<p><span style="line-height: 22.3999996185303px;">The September 24, 2014, issue of </span><em style="line-height: 22.3999996185303px;">USA Today</em><span style="line-height: 22.3999996185303px;"> carried a story titled, “<a href="http://www.usatoday.com/story/news/nation/2014/09/24/addiction-painkillers-fda-margaret-hamburg/16150421/">Anti-Addiction Groups Want FDA Chief to Resign: Activists Say Agencies Policies Have Led to Epidemic of Painkiller Abuse.</a>” </span><span style="line-height: 22.3999996185303px;">The first sentence of the news report says: “Anti-addiction activists are calling for the Food and Drug Administration’s top official to step down, saying the agency's policies have contributed to a national epidemic of prescription painkiller abuse.” ABC News reported the story that same day with the lead, “<a href="http://abcnews.go.com/Health/print?id=25717411">Anti-Addiction Groups Call for New FDA Chief.</a>” </span><span style="line-height: 22.3999996185303px;">In the written ABC News commentary, the hype may be characterized in one inflammatory sentence: “In a letter released Wednesday, more than a dozen groups ask the Obama administration’s top health official to replace FDA Commissioner Dr. Margaret Hamburg, who has led the agency since 2009. The FDA has been under fire from public health advocates, politicians and law enforcement officials since last October, when it approved a powerful new painkiller called <a href="http://www.zogenix.com/content/products/zohydro.htm">Zohydro</a> [ZOHYDRO™ ER (hydrocodone bitartrate) extended release capsules, Zogenics, Inc.)], </span><span style="line-height: 22.3999996185303px;">against the recommendation of its own medical advisers.” Both the print and newscast reports came from an <a href="http://bigstory.ap.org/article/fda-chief-defends-approval-hydrocodone-drug">Associated Press report</a> written by Matthew Perrone about a controversy that has been brewing for sometime. </span><span style="line-height: 22.3999996185303px;">The activists’’ letter to Secretary of Health and Human Services Sylvia Burwell is <a href="http://feduprally.org/wp-content/uploads/2014/09/Burwell-Letter-completed-with-signature-Final.pdf">available online</a> and states their position clearly. </span></p>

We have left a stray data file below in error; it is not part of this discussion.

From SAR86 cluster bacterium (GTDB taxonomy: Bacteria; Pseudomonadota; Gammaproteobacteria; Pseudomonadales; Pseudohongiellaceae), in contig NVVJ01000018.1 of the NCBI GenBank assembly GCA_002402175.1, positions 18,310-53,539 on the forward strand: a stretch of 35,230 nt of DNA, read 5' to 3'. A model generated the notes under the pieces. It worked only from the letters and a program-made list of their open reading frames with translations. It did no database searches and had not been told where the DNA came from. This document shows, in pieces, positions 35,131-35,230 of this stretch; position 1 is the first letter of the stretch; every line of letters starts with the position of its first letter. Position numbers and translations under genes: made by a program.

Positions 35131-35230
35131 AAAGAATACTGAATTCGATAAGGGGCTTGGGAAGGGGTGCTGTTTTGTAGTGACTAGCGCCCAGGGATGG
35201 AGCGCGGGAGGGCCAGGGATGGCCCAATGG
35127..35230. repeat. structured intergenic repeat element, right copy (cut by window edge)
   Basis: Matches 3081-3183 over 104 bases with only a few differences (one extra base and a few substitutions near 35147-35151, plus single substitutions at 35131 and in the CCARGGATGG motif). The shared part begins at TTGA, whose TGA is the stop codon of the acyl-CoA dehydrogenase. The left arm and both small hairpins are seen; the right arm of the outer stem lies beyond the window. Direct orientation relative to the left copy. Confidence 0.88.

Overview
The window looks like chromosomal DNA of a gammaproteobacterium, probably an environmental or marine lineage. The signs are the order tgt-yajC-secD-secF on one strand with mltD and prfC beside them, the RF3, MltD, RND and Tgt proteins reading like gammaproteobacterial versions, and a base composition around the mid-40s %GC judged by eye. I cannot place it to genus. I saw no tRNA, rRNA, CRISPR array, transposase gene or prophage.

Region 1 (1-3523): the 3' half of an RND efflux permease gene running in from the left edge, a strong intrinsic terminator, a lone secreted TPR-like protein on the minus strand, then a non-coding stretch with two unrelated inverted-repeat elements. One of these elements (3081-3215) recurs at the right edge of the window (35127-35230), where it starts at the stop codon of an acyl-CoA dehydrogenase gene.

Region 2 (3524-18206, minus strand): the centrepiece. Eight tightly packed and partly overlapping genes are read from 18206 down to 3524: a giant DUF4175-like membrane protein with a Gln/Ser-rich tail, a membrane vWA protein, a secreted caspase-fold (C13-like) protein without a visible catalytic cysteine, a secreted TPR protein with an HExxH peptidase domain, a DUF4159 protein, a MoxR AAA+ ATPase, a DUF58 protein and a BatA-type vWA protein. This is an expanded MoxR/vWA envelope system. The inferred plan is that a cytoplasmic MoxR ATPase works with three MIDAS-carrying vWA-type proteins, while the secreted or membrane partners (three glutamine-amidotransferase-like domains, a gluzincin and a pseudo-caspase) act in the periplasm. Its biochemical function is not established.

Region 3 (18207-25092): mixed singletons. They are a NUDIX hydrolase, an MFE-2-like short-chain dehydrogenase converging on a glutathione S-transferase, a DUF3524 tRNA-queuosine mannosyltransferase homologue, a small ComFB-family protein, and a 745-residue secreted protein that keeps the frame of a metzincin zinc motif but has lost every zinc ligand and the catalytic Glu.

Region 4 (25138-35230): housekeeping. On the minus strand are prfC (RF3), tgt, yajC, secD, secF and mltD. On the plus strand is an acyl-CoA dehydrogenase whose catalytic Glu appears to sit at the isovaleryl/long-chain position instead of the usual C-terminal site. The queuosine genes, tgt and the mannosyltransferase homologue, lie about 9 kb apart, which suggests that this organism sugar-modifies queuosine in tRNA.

<p><strong style="line-height: 19.0400009155273px; color: #34405b; font-family: Arial, Helvetica, sans-serif; font-size: 12px;">The Alden March Bioethics Institute offers a Master of Science in Bioethics, a Doctorate of Professional Studies in Bioethics, and Graduate Certificates in Clinical Ethics and Clinical Ethics Consultation. For more information on AMBI's online graduate programs, please visit our <a style="text-decoration: underline; color: #000099;" href="/Academic/bioethics/index.cfm">website</a>.</strong></p>
September 2, 2014
[NPR] No one likes it when a new drug in people’s medicine cabinets turns out to have problems — just remember the Vioxx debacle a decade ago, when the painkiller was removed from the market over concerns that it increased the risk of heart attack and stroke. To do a better job of spotting unforeseen risks […]
July 1, 2014
[The New York Times] The Supreme Court ruled on Monday that requiring family-owned corporations to pay for insurance coverage for contraception under the Affordable Care Act violated a federal law protecting religious freedom. It was, a dissent said, “a decision of startling breadth.” The 5-to-4 ruling, which applied to two companies owned by Christian families, opened the door […]